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  • Writer's pictureBryan Jun

Crying in H Mart by Michelle Zauner

buy the book if the below interests you: https://amzn.to/3kjfrSZ


I've been churning through reading the past couple weeks for the first time in my life since my learning English days back in third grade (I used to bring a laundry basket to the library and fill buckets of them with titles like Horrible Harry - there's really no better way to learn how to read outside of reading). This is mostly attributed to the fact that I don't have many hobbies outside of vlogging and blogging (which are both basically the same thing and somewhat feel like a chore more than a hobby at this point) and my recent commitment to pick up a book any time I have an urge to watch Youtube or scroll through Instagram. Enough of my self-centered daily reflection - here's my review of Zauner's Crying in H Mart.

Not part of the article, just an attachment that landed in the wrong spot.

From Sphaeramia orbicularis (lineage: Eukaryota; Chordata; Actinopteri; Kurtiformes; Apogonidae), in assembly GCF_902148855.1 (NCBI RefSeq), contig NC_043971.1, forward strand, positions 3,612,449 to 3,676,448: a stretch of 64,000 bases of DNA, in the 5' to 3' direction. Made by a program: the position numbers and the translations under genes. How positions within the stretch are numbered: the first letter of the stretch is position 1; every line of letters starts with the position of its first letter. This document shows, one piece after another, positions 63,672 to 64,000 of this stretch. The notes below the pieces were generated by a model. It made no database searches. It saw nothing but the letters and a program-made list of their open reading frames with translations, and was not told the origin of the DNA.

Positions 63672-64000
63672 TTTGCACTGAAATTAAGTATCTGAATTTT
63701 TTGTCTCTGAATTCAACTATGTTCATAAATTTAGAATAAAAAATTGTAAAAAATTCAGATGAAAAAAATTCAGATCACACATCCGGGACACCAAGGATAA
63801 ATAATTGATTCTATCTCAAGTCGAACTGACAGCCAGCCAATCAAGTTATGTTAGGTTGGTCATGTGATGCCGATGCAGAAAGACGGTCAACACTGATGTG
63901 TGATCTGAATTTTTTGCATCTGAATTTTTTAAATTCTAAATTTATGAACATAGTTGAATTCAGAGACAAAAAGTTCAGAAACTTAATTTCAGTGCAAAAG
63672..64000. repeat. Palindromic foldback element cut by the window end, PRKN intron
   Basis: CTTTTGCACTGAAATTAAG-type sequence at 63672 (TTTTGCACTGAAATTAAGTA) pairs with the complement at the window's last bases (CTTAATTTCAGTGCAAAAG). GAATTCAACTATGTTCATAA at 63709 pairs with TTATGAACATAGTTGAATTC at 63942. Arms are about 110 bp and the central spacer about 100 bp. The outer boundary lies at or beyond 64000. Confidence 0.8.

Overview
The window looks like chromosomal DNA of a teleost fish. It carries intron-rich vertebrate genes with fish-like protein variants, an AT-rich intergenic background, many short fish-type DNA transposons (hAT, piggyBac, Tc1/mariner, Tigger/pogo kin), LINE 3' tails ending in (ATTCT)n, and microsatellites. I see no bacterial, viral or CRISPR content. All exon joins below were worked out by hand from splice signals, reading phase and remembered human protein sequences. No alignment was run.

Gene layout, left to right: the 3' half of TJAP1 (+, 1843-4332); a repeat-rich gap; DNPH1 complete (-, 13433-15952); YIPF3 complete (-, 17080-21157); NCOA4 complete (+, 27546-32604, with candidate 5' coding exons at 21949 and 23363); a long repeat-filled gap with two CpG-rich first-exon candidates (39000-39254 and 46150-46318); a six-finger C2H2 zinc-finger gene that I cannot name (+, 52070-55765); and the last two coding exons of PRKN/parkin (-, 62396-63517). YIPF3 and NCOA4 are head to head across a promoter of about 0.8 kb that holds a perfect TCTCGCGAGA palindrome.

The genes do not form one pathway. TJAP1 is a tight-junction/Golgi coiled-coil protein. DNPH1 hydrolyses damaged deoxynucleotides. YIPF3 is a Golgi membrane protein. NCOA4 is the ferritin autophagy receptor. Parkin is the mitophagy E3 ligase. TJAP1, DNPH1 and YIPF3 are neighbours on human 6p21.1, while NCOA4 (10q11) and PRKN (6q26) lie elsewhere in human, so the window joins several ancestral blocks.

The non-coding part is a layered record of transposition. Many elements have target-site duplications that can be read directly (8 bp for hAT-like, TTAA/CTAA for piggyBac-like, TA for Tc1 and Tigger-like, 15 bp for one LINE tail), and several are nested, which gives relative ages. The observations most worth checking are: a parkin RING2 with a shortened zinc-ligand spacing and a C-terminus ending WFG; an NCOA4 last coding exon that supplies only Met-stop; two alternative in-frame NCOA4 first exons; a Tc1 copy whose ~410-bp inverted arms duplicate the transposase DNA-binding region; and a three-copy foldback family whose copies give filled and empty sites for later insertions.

I'm not huge on the personal experience memoirs and oftentimes have a cynical eye towards them, especially ones that focus so much on the minority experience or some form of "oppressed" group. I think it's important to have a diversity of thought displayed in this world but have mixed feelings about representation in popular media (I wonder if the explosion of African American, interracial, and LGBTQ representation on insurance ads are really representative of this country and solving racism) and this ideology bleeds into my thesis on books as well. This cynicism (which I'm trying to "kill off" recently) also influences my overall worldview that people are inherently selfish and I can't help myself but think that most, if not all, authors, celebrities, influencers, etc. are doing whatever they can to ride this diversity woke train for their own personal and monetary gain. And why wouldn't they? Even in a progressive argument you could make the case that the "majority" or the "white man" has taken advantage of their own wave for the past how many years and it's "our" time to take advantage. I will say it's slightly different when you constantly make a moral or ethical case for this representation and forcefully push market dynamics to watch your movie or read your book. I recently heard a radio ad which made it seem like you were wrong if you didn't watch the new Aretha Franklin biopic Respect. I had to get this little blurb out of they way to say that I went into this book with a pretty negative outlook and tried my hardest to not be biased as a Korean American immigrant who's been deep in thought about family dynamics recently all while being recommended (by coincidence) this book by two of my friends who I consider the most "white-washed" out of my Korean friends. My only "negative" or weirdly critical remark left regarding this book is that (and I can't believe I'm saying this because this sounds like a very "woke" thing to say) this is written by a half-white individual with a white last name with a white father and white husband - the fact that I'm even thinking about noting these things, which I don't logically believe should affect whether or not your narrative is legit or not, probably says a lot about how far we've come with the issue of identity and who is allowed to talk about what. She does explain this in an interview and in the book but I also thought it was comical (and rather ironic) that her artist alias is Japanese Breakfast.